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Index: Poetry & Fiction

A woman’s best friend.

Michael Buckingham Gray: ‘The wind carries a whine. She cups her ear and follows the sound. Stops. Smiles. And shakes her head at her dog, pacing up and down the opposite side of the river.’

Four prose pieces.

Simon Collings: ‘The doctor turned out to be an ex-lover who I hadn’t seen for some time. She asked me if I was free for dinner, and suggested we continue the consultation at her apartment, to which I readily agreed. The building where she lived was close by. ‘

La petite gloire.

Augustus Young: ‘He requested copies [of his own books] and in less than an hour the library assistant brought three tracts black with dust. The pages were uncut. His joy fell to earth. He remembered their creation: burning the midnight oil, inspired by moments of genius, the rage for expression, the ardor of enthusiasm, oblivious to the outside world. Then the pride of publication, and afterwards the deadly silence, not a word from anyone. And now the one record of their external life confirmed the worst. Nobody had troubled to read them.’

Anne Frank: A polyptych.

Vanessa Waltz: ‘those lucky ones, the ones with special needs
crouched by the slats, lolling tongues already lusting for water
the ride would be over soonest for them…’

Three poems by Karl O’Hanlon.

Karl O’Hanlon: ‘An image leaps out of nature:
a buzzard, its despot bosom
dripping eel guts, vexed by gulls.’

Three récits by Georges Limbour.

Georges Limbour: ‘However, as soon as the first white-painted houses appeared, as though sensing it would have been dangerous to go further, they stopped and scattered amid the cacti and fig trees. I entered the village. A woman rooted to the spot by the pitcher she carried on her head raised the edge of her cloak to her eyes. ‘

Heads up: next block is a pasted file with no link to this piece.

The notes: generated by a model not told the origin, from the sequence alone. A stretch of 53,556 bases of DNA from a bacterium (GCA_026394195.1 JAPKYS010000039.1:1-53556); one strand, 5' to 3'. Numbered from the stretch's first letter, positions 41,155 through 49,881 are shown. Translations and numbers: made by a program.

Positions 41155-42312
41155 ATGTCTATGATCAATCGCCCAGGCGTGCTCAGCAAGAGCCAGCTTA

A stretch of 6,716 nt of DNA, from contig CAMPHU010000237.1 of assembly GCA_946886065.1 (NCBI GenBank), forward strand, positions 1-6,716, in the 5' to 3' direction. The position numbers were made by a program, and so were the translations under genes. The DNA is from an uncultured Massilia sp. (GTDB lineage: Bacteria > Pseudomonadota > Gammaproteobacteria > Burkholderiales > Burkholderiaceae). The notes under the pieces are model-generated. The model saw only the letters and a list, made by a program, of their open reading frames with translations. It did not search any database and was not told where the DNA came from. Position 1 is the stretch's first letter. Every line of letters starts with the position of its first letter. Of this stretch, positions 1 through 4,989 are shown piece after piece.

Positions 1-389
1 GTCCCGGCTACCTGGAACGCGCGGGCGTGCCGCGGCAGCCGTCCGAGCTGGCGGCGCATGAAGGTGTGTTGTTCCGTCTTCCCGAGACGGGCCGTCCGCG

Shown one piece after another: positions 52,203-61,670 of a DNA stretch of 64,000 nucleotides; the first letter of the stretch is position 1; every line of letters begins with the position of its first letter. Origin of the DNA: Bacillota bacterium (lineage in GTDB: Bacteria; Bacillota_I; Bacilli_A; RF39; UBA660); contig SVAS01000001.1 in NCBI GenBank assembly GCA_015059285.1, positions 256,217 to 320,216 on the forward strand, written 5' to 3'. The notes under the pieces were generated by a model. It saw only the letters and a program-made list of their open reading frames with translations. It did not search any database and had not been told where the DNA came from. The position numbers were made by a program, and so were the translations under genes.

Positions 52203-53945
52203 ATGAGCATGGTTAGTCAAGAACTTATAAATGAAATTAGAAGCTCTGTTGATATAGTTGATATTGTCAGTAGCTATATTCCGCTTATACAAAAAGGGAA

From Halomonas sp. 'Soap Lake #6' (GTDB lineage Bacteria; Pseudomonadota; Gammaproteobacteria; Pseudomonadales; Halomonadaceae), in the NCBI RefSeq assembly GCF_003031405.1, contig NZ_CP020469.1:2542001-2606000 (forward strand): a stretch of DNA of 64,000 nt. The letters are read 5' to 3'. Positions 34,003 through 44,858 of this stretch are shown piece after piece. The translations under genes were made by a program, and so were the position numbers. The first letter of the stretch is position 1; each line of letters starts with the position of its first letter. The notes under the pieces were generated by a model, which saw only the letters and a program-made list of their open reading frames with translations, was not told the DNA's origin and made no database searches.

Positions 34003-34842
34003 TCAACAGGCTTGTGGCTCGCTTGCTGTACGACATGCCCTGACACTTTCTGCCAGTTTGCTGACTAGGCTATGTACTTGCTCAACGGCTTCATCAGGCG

Birds of the Sherborne Missal.

Elisabeth Bletsoe: ‘Slipping between pleated histories at the lake’s surface, brilliant or dazzling, the coup de foudre. Fortunately falling folded amongst these structures of unmaking, these collusions in perceptual paradox. Stunned by the flashover irrupting capillary walls in arborescent erythema…’

Three poems by Sam James.

. Anaphora. What should I lament, losses of forests, hope, or even direction? No, only time poorly spent. How has it been used, to lay out the preface of a concept’s surface? Time has been abused. Shall we bring to fruit the flowers of the tree, shall we, from the root, rise tall enough to […]

Seven poems: Peter Robinson.

Peter Robinson: ‘Deposited at Castletroy and come
like an old man to this country,
I may stroll at ease
above the Shannon’s dark mutinous waves
into County Clare, then back again…’

Three poems by David Cooke.

. MILESIANS. They were matter-of-fact and mercantile, their deities stockpiled in lumber rooms, containers, or the air-conditioned acres of a state-of-the-art clockwork hangar. Too good to clear away, they laid them up, just in case, alongside incense and charms, the stacks of cheap libationary bowls. It didn’t take that much – distant thunder, a tremor, […]

The Picture in Ireland.

Laura Potts: ‘You warned the living of the dead.
And said that prayer you’d never said, but it was lost instead.
And in those gobbet-drops of flesh wept Our Lady overhead.’

The Gauloises Blonde and four more poems.

Lana Bella: ‘ike a girl lost,
like the first crescent in a kind
of teardrop, I was never born to feel
night from your hair, backlit with
smooth shine dirt giving yards
to fire and smoke.’

Essay on Spam.

Alistair Noon: ‘Come, O Ostrich Chuckle Ball.
Come, exoplanets. Come, dark matter I could call
out at the superfluity, Hi, here I am!
For where there’s intelligent life, there’s spam.’

Five new poems by Emily Critchley.

Emily Critchley: ‘Remembering to remember. Remember to pass beyond you into the us
In the winged shadow, the space you will never know.
Taking me from myself, in the path
Which the blind birth of the day has consigned me to.’

Two new poems by Carol Rumens.

Carol Rumens: ‘From Mametz Wood and Loos,/mouths blaze with rhyme, but when/Demos sifts the chaos,/we watch how class writes men,/in every stripe of pen.’